Overdose deaths in New York City are at record-high levels and fentanyl is involved in more than half of these fatalities. A customer accustomed to taking oxycodone would not necessarily have the tolerance to be able to ingest fentanyl without suffering an overdose.

 

Black market 30 mg oxycodone pills can sell on the street for up to $30 each. At that price, the combined total number of pills recovered in these investigations could have carried a street value of up to $600,000.

Special Narcotics Prosecutor Bridget G. Brennan thanked her office’s Special Investigations Bureau, Bronx District Attorney Darcel D. Clark, Manhattan District Attorney Cyrus R. Vance, Jr., the U.S. Drug Enforcement Administration New York Division, the New York City Police Department, the New York State Police and the Port Authority of New York and New Jersey Police Department.

“These arrests highlight a growing trend in illicit street drugs which increases the risk of drug overdose,” said DEA Special Agent in Charge Donovan. “Traffickers are mass producing pseudo-pharmaceutical pills made of heroin, fentanyl and other illicit drugs in makeshift laboratories throughout New York City. These pills attract users because they are more convenient and less conspicuous; but users should beware because they are unregulated and lethal. DEA and our law enforcement partners are committed to removing such threats and arresting drug dealers, traffickers and manufacturers.”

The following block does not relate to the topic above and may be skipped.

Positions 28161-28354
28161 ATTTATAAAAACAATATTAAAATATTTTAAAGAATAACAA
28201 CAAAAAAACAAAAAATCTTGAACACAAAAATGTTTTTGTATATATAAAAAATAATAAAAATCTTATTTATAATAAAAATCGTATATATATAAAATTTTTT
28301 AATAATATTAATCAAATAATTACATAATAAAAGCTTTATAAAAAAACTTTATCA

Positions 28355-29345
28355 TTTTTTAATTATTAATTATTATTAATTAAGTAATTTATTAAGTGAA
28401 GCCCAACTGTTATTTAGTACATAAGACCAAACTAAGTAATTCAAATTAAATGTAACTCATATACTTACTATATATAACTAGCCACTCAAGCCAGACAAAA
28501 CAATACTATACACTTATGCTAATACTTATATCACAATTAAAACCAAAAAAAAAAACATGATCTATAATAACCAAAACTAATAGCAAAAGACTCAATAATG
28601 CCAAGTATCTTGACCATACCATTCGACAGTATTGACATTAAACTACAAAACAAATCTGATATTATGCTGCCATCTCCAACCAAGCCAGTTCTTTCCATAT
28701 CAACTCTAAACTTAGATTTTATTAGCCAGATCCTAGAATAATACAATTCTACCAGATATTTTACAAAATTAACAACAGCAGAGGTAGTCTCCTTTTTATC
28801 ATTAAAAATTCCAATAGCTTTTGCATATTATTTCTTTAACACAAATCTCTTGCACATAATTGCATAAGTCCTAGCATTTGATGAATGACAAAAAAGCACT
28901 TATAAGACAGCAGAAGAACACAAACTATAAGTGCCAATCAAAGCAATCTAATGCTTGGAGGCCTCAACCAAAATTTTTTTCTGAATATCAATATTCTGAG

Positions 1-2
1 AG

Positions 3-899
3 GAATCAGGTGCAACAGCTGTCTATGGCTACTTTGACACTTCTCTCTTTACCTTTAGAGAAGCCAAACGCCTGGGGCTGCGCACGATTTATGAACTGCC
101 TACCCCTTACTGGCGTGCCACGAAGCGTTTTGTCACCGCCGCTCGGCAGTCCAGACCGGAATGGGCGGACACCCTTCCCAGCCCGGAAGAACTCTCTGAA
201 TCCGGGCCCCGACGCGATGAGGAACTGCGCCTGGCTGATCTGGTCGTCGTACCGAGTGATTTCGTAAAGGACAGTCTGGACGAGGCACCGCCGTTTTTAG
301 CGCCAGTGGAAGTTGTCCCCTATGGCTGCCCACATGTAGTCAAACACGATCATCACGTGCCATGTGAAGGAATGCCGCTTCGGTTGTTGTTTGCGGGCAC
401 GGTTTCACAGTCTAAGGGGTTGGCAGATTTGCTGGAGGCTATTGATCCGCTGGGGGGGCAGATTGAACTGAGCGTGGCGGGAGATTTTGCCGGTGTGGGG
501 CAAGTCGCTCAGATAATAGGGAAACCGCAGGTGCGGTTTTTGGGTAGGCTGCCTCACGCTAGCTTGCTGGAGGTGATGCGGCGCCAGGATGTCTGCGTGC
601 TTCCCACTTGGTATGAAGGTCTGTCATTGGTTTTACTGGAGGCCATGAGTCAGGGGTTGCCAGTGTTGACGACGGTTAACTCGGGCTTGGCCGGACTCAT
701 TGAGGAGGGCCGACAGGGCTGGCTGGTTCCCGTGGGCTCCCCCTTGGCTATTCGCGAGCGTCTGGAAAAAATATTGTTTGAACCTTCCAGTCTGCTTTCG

“If you take ‘prescription’ pills that did not come directly from a pharmacy, you are risking your life,” said Special Narcotics Prosecutor Brennan. “Throughout New York City, we have seen a spate of cases involving tens of thousands of potentially lethal fentanyl pills masquerading as oxycodone. Just because black market pills have the same color and design as legitimate pills, it does not mean they are safe. The ingredients and potency are all unknown, and minuscule amounts of fentanyl can cause overdose or death. Consuming a counterfeit pill is akin to playing Russian Roulette.”

“NYPD detectives continue to work tirelessly to hold those responsible who traffic opioids and fentanyl into our communities and contribute to related overdoses that have brought devastation to countless families," said Police Commissioner James P. O’Neill. "We will continue to work closely with our federal, state and local partners to stop this type of criminal activity. I commend the investigators who put themselves in harm’s way to remove these dangerous narcotics from the streets of New York.”

"I applaud the collaborative work of our New York State Police members and law enforcement partners at all levels for their relentless efforts to keep illegal drugs off our streets," said Acting New York State Police Superintendent Keith M. Corlett, "These charges and the seizure of these lethal drugs are the result of their hard work and commitment to aggressively target and pursue criminals who perpetuate the distribution of these dangerous narcotics and the criminal activities associated with them. Together, we will continue to work diligently to prevent the flow of these illegal drugs into our communities before they threaten the safety and security of our neighborhoods.”

 

Defendants

Charges

Andres Reyes-Martinez

Bronx, NY

3/5/1974

CPCS 1st – 2 cts

CPCS 3rd – 2 cts

Jesus Garcia

Bronx, NY

4/5/1984

CPCS 1st – 2 cts

CPCS 3rd – 2 cts

David Espinal

New York, NY

9/19/1992

CPCS 1st – 1 ct

CPCS 3rd – 2 cts

Resisting Arrest – 1 ct

Victor Almanzar-Cardenas

Boston, MA

1/2/1980

CPCS 1st – 1 ct

CPCS 3rd – 1 ct

 

 

 

 

 

 

 

 

 

 

 

 

 

 

The charges and allegations are merely accusations and the defendants are presumed innocent until proven guilty.

DEA US Badge
United States Drug Enforcement Administration DEA.gov is an official site of the U.S. Department of Justice